There is also a script called [http://freshmeat.net/projects/imapsync IMAPsync] which does a nice job of synching from one IMAP server to another without caring what IMAP server is runing on either end. It has been effective for various migrations for us so far, and worked well for migrating from a Cyrus IMAP server to Dovecot. Here's an example of how you might run the script for a single user:
=== imapsync ===
Here's an example of how to run imapsync for a single user:
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  --host2 127.0.0.1 --authmech2 LOGIN --user2 leah@example.com --password2 secret }}}
This is quite easy to script this for a number of users, assuming you have their passwords. Even if you do not, the script also supports logging in as an admin user that has the ability to copy message for sub users, and a variety of other authentication options.

= Other POP3 servers (X-UIDL) =
Some POP3 servers generate the X-UIDL header. To use this header when available and ease migration, use:

{{{
# Use X-UIDL header if available
pop3_reuse_xuidl = yes
  --host2 127.0.0.1 --authmech2 LOGIN --user2 leah@example.com --password2 secret
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Different POP3 servers generate UIDs differently. If you want to preserve them to avoid users downloading their mails twice, you'll need to figure out how the server generates the UID and patch Dovecot accordingly to do the same.

Here is a list of POP3 servers and how they generate their UIDs. Please update if you know more:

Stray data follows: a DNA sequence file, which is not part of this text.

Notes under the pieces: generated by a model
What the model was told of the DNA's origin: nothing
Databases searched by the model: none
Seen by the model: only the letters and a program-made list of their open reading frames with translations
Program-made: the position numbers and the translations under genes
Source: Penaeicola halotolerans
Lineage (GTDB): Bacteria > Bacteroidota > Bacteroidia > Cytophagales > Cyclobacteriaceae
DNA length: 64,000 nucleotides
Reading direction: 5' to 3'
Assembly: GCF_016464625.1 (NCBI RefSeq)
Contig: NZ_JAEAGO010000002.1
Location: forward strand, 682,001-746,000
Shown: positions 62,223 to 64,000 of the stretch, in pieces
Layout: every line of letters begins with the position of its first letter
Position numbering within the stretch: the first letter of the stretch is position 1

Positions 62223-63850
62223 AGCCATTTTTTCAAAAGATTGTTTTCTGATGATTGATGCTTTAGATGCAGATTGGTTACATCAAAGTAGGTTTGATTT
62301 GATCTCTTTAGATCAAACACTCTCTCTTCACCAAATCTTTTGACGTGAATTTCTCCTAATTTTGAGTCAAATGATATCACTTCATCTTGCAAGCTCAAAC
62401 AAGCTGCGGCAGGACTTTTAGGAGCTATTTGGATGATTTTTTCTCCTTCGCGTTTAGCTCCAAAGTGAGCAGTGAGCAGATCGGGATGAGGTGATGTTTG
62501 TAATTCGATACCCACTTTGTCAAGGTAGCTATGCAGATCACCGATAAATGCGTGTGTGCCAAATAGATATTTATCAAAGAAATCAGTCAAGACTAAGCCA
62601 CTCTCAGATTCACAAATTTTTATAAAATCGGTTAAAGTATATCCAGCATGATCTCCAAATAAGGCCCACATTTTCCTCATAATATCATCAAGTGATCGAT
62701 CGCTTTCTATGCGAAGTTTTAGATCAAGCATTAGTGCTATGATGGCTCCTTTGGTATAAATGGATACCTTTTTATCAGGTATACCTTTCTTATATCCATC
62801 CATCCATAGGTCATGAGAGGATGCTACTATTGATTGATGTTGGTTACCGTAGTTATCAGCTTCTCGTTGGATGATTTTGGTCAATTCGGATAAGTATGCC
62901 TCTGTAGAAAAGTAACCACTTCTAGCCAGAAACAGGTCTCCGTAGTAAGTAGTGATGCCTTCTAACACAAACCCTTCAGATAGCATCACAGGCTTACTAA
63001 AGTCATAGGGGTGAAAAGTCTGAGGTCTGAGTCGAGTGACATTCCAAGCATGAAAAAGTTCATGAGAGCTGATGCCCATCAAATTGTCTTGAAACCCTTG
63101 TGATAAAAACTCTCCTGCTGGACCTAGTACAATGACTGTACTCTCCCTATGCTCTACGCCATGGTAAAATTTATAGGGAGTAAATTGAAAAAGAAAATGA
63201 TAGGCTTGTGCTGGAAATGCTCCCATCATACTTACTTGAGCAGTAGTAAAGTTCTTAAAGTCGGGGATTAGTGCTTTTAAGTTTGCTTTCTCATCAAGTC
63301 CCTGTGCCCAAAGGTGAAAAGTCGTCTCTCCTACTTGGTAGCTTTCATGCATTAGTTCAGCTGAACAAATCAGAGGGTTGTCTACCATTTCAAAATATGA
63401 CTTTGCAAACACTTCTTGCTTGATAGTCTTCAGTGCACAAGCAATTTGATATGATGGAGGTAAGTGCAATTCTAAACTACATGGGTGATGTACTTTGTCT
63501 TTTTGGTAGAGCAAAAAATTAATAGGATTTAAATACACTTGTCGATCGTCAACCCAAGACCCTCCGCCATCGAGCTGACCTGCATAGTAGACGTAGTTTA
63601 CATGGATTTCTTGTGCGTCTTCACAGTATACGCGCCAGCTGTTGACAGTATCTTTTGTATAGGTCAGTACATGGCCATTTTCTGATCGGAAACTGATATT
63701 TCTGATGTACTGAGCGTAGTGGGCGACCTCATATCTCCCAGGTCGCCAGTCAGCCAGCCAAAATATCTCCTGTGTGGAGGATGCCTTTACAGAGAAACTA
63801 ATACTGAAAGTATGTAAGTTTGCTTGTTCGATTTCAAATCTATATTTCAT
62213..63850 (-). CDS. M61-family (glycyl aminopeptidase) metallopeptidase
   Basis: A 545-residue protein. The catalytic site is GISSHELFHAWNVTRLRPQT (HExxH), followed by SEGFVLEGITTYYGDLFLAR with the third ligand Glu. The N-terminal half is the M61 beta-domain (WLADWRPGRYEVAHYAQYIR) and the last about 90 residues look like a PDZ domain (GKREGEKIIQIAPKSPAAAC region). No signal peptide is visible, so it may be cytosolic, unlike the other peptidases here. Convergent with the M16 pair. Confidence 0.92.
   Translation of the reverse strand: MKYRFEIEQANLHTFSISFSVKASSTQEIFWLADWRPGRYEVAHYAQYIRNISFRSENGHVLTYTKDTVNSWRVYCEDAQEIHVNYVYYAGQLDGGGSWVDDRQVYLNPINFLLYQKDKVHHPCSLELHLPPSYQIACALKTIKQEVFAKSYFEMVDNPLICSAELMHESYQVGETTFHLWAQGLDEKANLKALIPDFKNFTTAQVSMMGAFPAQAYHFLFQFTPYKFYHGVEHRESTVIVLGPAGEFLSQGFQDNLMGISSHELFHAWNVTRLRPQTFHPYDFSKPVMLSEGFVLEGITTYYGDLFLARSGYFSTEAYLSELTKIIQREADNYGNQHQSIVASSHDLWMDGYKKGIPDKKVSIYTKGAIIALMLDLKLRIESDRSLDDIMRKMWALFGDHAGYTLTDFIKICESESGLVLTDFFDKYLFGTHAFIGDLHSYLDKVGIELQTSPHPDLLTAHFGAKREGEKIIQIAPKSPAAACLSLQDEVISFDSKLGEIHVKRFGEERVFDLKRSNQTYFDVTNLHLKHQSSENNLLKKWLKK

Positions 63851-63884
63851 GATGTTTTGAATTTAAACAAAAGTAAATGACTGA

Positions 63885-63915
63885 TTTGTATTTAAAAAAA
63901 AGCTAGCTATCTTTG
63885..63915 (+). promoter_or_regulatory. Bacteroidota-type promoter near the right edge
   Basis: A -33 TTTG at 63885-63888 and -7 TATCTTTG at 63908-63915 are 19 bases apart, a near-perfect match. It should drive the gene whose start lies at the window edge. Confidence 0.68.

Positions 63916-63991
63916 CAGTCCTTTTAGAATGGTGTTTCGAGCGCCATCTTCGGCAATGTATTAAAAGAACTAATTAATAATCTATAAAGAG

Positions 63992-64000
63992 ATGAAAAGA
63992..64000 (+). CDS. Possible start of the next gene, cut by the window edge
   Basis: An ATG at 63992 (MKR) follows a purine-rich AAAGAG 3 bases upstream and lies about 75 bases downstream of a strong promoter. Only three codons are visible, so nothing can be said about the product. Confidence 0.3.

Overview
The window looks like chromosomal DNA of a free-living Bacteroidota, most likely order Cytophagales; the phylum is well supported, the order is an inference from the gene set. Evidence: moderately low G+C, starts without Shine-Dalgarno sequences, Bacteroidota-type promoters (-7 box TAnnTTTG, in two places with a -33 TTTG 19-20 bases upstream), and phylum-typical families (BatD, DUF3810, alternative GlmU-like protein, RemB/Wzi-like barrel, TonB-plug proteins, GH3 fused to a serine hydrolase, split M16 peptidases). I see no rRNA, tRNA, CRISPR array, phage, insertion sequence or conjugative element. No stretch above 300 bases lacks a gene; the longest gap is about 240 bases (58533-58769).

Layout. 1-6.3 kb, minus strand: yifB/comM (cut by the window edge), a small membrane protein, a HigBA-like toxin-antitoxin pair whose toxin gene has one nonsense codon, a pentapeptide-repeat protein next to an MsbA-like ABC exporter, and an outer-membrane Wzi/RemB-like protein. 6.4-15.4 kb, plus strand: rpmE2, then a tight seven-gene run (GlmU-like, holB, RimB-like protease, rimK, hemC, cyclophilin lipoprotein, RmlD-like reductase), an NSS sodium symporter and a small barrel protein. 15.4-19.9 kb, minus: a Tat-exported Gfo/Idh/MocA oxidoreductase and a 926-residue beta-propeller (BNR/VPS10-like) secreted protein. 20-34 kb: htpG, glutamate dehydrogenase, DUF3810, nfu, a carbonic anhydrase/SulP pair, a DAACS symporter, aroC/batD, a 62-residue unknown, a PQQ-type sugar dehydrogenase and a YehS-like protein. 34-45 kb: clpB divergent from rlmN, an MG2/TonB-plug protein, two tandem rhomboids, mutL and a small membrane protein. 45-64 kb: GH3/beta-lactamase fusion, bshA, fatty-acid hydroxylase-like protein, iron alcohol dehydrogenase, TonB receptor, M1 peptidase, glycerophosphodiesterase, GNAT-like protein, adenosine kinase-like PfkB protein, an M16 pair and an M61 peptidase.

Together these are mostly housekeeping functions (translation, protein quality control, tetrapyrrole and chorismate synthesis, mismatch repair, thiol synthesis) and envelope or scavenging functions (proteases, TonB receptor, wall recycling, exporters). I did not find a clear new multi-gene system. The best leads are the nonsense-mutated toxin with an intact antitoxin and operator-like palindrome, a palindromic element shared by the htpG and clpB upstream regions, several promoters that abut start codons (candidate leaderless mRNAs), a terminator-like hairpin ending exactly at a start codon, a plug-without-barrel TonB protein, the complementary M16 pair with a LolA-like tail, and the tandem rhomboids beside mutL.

* [http://www.openwall.com/popa3d/ popa3d] Generates MD5 sum from a couple of headers. Dovecot uses compatible MD5 sums internally but converts them into strings in a bit different way.
 * [http://www.ex-parrot.com/~chris/tpop3d/ tpop3d] When used with maildir, tpop3d UIDL is a hexadecimal representation of first 16 2-byte words of md5 sum of the message filename. When used with mailbox, tpop3d UIDL is a hexadecimal representation of first 16 2-byte words of md5 sum of first 512 bytes of message (or full messsage if it less then 512 bytes).
[[Anchor(convert)]]

= Converting Mailbox Formats =
== Converting from MBX to MBOX ==
If you are using UW-IMAP and using the MBX format, you will need to convert it to MBOX format. The conversion process isn't pretty, but here is a script that works. You will need to get and compile the mailutil program from the UW-IMAP web site.

'''WARNING:''' Script versions listed here before 2006-05-18 11:40 UTC converted into mbx rather than mbox format, i. e. older versions did the opposite of what they were supposed to do. Use the version below: